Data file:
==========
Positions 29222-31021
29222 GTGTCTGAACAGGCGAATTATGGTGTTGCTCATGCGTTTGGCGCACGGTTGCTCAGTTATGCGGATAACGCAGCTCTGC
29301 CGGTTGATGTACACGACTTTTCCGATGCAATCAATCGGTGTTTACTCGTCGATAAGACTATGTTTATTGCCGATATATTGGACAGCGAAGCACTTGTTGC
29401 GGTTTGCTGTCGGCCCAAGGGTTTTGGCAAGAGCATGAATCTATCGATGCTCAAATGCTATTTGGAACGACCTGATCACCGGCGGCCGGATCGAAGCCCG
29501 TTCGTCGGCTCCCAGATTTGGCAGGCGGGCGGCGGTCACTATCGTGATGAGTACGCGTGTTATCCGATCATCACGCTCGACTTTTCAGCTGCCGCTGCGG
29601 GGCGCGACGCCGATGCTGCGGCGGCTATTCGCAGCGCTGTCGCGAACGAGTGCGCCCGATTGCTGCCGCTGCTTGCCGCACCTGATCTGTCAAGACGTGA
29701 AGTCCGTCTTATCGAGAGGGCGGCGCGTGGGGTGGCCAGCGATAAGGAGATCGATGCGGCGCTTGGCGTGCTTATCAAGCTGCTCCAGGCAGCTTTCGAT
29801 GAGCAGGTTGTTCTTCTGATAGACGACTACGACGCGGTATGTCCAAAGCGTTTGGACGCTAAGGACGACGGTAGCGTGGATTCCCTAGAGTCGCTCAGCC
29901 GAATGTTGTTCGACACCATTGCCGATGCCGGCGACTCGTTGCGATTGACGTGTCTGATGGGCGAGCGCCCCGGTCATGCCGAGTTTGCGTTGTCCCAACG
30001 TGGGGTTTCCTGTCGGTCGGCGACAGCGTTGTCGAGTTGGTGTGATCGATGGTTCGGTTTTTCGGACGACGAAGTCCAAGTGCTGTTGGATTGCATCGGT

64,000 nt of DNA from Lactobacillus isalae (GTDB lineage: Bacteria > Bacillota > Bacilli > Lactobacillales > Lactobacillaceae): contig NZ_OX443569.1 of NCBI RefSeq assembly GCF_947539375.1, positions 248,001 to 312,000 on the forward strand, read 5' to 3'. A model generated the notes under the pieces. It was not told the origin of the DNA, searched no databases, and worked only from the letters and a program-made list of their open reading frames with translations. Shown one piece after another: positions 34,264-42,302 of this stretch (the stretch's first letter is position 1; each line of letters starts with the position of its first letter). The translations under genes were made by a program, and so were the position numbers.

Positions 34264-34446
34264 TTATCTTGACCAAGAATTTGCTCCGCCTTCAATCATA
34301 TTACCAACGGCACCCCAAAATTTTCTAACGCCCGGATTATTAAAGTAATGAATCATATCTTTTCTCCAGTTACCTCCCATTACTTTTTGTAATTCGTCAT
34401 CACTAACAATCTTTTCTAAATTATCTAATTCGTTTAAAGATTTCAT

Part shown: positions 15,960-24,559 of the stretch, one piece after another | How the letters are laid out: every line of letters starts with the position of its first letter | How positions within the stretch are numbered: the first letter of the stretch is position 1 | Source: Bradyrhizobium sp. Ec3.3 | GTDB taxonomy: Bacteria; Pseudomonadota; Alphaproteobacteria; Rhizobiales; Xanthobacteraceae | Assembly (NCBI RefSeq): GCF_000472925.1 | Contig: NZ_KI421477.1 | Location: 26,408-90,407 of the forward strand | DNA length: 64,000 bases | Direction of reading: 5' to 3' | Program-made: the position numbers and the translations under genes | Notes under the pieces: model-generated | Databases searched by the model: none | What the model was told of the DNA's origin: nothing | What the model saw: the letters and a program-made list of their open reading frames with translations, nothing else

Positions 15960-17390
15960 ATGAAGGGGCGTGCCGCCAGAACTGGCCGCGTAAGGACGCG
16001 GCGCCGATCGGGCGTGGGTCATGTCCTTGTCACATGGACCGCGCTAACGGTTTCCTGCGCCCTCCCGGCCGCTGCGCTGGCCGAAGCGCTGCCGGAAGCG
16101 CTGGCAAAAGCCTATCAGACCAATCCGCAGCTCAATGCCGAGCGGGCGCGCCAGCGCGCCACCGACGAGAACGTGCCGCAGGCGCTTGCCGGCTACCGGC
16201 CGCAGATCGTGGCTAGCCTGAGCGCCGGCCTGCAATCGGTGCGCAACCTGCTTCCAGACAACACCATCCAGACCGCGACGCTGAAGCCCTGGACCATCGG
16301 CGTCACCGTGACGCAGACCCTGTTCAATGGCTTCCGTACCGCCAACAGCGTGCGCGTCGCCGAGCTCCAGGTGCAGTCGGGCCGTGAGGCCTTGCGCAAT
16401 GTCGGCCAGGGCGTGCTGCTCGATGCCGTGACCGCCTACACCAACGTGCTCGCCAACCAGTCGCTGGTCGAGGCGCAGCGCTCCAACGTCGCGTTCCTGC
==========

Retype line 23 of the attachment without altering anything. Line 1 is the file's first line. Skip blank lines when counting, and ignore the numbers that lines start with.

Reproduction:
16401 GTCGGCCAGGGCGTGCTGCTCGATGCCGTGACCGCCTACACCAACGTGCTCGCCAACCAGTCGCTGGTCGAGGCGCAGCGCTCCAACGTCGCGTTCCTGC